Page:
Deni savor Amazon victory

Feature story - 6 August, 2003
After more than 18 years of campaigning, it's time to dance. The final line has been drawn protecting over 3.5 million hectares of Amazon rainforest, and now Brazilian indigenous people, called the Deni, celebrate the demarcation of their land.

Greenpeace volunteer with Deni children. The Brazilian indigenous peoples, the Deni, celebrate the completion of the demarcation of their land after more than 18 years of campaigning.

Those who helped the Deni in fighting to protect their territory--including activists from Greenpeace, the Missionary Indigenous Council (CIMI), and Native Amazon Operation (OPAN)--joined Brazilian authorities and journalists from around the world in the victory party. Organized by the Deni's patarahu (chiefs), the ceremony featured traditional songs and dance on the banks of the Xeruã River, in the village of Boiador.

The Deni demarcation will create an "ethno-environmental" corridor of more than 3,600,000 hectares of Amazon rainforest, linking eight indigenous lands. This corridor will ensure the exclusive use of forest resources by more than 2,400 individuals, including the Hi-mariman--an indigenous group numbering less than 200, who have had no contact with non-indigenous peoples.

Demarcating indigenous lands is an efficient method of protecting the Amazon rainforest, which is under threat from thousands of logging companies. The majority of these companies use illegal and predatory tactics like fires, cattle ranching and projects that ultimately open the heart of the Amazon to destruction. Satellite images of the Brazilian Amazon revealed increased deforestation. The Brazilian Government estimated that between August 2001 and August 2002, the equivalent of five million football fields were destroyed. This represented an increase of 40 percent in deforested areas in only one year, but it also revealed that indigenous lands were currently spared from this destruction.

After four years of working with the Deni to win the rights to their land, we are convinced that the preservation of the Amazon biodiversity, which is threatened by economic interests and an unsustainable pattern of consumption, will only be guaranteed if it is done in partnership with the people who take care of the Amazon forest as their homeland.

History of Deni Demarcation

Since 1999, we have campaigned for the demarcation of the Deni land, an area of 1,530,000 hectares located in the valley between the Purus and Juruá rivers. At that time, we were investigating the purchase of 313,000 hectares of forest by the Malaysian logging giant WTK, who intended to explore the region to find timber to produce plywood for exports. WTK has a poor track record of disrespecting the law and indigenous people's rights. During field investigations, we discovered that half of the lands purchased by WTK--150,000 hectares--overlapped the Deni territory.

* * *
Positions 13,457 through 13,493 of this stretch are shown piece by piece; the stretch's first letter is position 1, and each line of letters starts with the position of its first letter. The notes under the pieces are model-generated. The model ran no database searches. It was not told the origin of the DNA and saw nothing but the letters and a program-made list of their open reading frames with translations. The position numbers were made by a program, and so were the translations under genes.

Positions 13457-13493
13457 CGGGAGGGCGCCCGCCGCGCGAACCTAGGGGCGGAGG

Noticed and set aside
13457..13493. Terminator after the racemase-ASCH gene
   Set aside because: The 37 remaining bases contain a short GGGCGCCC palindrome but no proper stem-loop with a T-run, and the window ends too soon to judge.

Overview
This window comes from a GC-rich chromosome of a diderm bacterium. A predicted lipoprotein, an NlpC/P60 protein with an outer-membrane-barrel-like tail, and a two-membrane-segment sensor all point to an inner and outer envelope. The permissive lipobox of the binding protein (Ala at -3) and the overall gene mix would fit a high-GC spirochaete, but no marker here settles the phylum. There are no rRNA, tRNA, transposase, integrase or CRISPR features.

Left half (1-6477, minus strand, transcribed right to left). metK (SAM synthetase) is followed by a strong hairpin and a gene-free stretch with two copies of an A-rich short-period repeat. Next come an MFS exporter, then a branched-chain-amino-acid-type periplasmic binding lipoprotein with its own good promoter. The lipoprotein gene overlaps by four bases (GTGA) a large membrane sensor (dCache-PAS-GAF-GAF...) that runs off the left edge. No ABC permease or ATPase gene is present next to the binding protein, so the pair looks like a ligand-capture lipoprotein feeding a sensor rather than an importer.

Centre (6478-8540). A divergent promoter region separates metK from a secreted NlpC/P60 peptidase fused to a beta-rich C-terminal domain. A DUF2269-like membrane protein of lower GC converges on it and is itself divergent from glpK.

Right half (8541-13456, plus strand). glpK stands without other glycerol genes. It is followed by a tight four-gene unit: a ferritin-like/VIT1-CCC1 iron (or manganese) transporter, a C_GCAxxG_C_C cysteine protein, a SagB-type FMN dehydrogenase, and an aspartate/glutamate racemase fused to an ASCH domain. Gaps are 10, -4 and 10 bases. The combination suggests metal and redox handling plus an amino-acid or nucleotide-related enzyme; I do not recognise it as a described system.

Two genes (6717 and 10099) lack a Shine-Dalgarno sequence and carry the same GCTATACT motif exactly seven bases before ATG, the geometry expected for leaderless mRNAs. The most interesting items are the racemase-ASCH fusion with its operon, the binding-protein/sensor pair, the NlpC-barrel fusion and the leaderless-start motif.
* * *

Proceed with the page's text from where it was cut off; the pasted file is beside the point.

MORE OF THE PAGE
The Deni had begun their demarcation through official channels in 1985, but the process proved extremely slow. Now aware of the threat from WTK, they asked Greenpeace to assist in protecting their traditional land. At first, they tried to accelerate the official process of identification of the Deni boundaries in order to have their land demarcated by 2001. This process failed after becoming tied up in bureaucratic red tape, so the Deni chose to self-demarcate their land with our help.

"We will never leave our land," said Kubuvi Deni, one of the leaders. "We need this land to survive. We need to hunt and fish to have food. To do that, we need a lot of space."

Following the determination of the Deni, we contacted CIMI and OPAN--two Brazilian organizations with expertise in working with indigenous people in the Amazon--and, together, they developed a project to teach the Deni the necessary skills to recognize the borders of their land and take charge of the demarcation process. According to Ivar Busatto, from OPAN, "the fact that we were asked to help out other groups and to enter into a fight to give the Deni the recognition and rights they deserve, was extremely important."

In September 2001, the Deni began to self-demarcate their territory. The process included opening visible trails in the forest and placing signs to identify the indigenous land. Greenpeace sent 13 volunteers to the region and a helicopter to support the work. For over a month, the group worked under harsh conditions in the forest, until the Brazilian Ministry of Justice ordered the self-demarcation to stop and the non-governmental organisations to leave the area. The Deni refused to stop, and eventually after negotiation, their efforts were recognized. In October 2001, the Minister of Justice at that time, Jose Gregori, signed the Declaratory Act recognizing the rights and exclusive use of these lands for the Deni. In May 2003, the official demarcation finally started and the process has now been completed.

The Deni fight for the demarcation of their land is an example of determination of an indigenous people who took matters into their own hands. It is a live testimony in defense of keeping the Amazon resources in the hands of those who can better protect them: the traditional populations who live in the forest. It is something that deserves to be celebrated.